We the Partnership

The federal government’s new value proposition: the future of work

By Max Stier, Danny Werfel
July 22, 2021

The COVID-19 pandemic proved that federal agencies needed to quickly reduce bureaucratic red tape and streamline processes if they were to fulfill their missions.

For the most part, they did. The federal workforce was resilient and quickly adapted to working remotely while staying mission-focused and solving important problems. Many of these civil servants played a critical role in helping our country respond to the crisis and develop a vaccine in record time.

The pandemic also provided agency leaders with important lessons about engaging their employees, even as most of them began working remotely. Going forward, these lessons can help agencies recruit and retain the next generation of public servants to tackle 21st-century challenges.

Federal agencies compete with the private sector for talent—and they should endeavor to meet or exceed employee engagement levels seen in the best companies.

Overall, the government-wide employee engagement score was 69 out of 100, while the private sector registered a 77, according to the 2020 Best Places to Work in the Federal Government® rankings. Clearly, federal employee engagement has room to grow.

A key will be solidifying the innovations put in place during the pandemic. When federal agencies provided work-from-home technology and authorized flexible work schedules, they adapted to employee concerns and demonstrated an ability to improve employee engagement.

While remote work can have some disadvantages—decreased work-life balance, lack of real-time collaboration and isolated work environments—federal employees were very satisfied overall with how their agencies supported them during the pandemic, as shown in the Best Places to Work’s new COVID category rankings.

This new hybrid environment can be a core part of the government’s value proposition for bringing more young people into the federal workforce, where only 7% of current full-time employees are under the age of 30.

Private sector organizations are considering a range of options to bring back their employees, from a full return to in-person work to remaining virtual indefinitely. Federal agencies are similarly equipped to offer what new professionals seek: hybrid environments, flexible work schedules and improved technologies that strengthen the employee experience.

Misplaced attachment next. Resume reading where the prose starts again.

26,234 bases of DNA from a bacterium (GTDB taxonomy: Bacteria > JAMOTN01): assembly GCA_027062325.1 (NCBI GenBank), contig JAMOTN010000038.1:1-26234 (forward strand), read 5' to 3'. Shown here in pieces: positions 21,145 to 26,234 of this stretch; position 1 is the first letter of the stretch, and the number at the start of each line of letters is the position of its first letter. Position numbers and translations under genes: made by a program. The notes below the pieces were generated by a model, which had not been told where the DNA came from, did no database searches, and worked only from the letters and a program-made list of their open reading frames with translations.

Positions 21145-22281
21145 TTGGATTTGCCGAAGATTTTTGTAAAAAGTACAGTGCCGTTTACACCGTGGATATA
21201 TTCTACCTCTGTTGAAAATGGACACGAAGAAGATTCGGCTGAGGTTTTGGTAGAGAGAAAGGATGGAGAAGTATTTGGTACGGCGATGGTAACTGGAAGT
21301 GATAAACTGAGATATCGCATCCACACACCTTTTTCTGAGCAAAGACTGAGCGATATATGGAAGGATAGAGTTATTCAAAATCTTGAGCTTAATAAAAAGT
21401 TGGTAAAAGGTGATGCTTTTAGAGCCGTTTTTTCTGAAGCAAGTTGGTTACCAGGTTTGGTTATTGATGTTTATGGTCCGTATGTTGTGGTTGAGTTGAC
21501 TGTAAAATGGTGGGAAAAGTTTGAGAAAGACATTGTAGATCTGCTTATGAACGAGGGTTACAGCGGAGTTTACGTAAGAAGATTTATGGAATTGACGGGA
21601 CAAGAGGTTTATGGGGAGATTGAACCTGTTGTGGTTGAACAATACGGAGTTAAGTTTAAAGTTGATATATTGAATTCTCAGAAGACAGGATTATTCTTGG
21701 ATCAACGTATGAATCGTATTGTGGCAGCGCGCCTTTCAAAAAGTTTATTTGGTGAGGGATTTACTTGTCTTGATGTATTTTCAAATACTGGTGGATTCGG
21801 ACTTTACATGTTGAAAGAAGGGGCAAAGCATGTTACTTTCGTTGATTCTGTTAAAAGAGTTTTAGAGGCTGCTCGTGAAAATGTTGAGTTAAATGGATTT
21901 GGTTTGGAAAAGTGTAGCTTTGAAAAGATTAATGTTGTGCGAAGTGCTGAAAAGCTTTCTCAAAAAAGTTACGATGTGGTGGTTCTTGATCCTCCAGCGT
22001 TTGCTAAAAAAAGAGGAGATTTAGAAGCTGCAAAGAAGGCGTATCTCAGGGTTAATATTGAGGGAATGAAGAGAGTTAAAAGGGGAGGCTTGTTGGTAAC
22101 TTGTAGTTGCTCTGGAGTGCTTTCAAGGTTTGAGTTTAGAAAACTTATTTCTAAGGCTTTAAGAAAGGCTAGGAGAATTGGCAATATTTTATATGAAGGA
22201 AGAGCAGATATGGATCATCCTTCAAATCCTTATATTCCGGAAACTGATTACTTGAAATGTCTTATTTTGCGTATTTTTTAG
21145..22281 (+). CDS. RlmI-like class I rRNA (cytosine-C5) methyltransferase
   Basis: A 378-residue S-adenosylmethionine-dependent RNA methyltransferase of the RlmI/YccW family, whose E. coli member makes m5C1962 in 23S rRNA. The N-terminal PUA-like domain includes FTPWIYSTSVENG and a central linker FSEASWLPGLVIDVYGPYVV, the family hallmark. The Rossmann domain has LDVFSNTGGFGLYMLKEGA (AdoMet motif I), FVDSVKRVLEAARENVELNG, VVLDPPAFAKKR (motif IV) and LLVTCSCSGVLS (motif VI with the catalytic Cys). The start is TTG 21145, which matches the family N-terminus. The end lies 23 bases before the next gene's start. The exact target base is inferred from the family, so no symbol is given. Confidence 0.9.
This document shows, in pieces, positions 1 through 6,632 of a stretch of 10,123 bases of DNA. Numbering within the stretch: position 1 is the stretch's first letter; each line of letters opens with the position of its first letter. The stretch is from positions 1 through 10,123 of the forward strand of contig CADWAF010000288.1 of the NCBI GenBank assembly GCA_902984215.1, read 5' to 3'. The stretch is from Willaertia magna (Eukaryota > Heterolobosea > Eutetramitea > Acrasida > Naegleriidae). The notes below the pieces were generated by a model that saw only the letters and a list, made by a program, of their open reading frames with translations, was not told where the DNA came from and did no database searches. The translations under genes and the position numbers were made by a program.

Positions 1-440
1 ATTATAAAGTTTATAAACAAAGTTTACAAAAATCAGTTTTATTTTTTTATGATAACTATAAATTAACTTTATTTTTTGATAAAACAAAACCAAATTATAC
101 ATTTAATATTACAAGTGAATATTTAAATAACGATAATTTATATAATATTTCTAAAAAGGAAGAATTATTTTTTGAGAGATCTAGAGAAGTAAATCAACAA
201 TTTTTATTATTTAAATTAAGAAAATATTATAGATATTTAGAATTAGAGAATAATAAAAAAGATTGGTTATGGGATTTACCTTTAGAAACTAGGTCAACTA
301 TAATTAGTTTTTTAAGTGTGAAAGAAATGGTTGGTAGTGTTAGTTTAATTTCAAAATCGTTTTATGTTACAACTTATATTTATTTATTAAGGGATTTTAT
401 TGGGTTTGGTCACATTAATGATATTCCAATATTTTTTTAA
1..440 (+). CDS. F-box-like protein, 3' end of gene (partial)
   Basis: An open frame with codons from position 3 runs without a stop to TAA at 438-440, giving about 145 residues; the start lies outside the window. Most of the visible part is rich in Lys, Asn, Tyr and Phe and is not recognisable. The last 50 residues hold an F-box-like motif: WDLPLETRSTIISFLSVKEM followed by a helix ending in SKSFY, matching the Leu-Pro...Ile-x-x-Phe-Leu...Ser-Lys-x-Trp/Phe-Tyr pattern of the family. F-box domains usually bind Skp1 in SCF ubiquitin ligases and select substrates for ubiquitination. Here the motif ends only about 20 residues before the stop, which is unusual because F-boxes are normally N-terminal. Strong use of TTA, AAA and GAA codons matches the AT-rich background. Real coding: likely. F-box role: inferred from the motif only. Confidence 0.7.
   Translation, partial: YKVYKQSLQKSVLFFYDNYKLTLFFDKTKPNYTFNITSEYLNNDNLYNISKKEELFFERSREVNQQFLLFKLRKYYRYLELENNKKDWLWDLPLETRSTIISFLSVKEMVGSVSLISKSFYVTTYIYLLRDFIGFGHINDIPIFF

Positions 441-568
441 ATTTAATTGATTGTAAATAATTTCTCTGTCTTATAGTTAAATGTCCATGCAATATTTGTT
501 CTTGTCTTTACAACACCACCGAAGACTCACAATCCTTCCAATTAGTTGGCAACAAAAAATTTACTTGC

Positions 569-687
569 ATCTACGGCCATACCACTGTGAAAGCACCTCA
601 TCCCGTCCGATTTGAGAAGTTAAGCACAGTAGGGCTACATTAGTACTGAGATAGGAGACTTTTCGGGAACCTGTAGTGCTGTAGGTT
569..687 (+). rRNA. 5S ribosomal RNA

That’s why, going forward, federal leaders should:

  • Provide clear guidance on how employees can work virtually based on their job type and enable teams to develop specific norms for a hybrid environment.
  • Create an engaging environment for both in-person and remote employees, reopen in an inclusive and equitable way, and train leaders on how to best manage remote teams and employees.
  • Consider how they will maintain their organizations’ cultural DNA in a hybrid environment while recognizing that this new setup offers fresh opportunities to remove previously held biases at work and evolve agency work culture.

Government leaders should view these as iterative steps and not pressure themselves to “get it right” the first time. Try a new model, listen to the workforce by actively solicitating feedback, adjust the model and communicate throughout the process.

Federal leaders must consider a number of challenges involved with hybrid work. The leaders who respond to these prompts with innovative, forward-thinking plans will put themselves in the best position to engage current employees and attract new talent.

The future of the civil service can be bright, and when employee engagement is strong, we can make that bright future a reality.

To learn more about the Best Places to Work in the Federal Government, view the resources on our website and watch our release event for the 2020 rankings.

Danny Werfel is the leader of the U.S. public sector practice at Boston Consulting Group.


Max Stier

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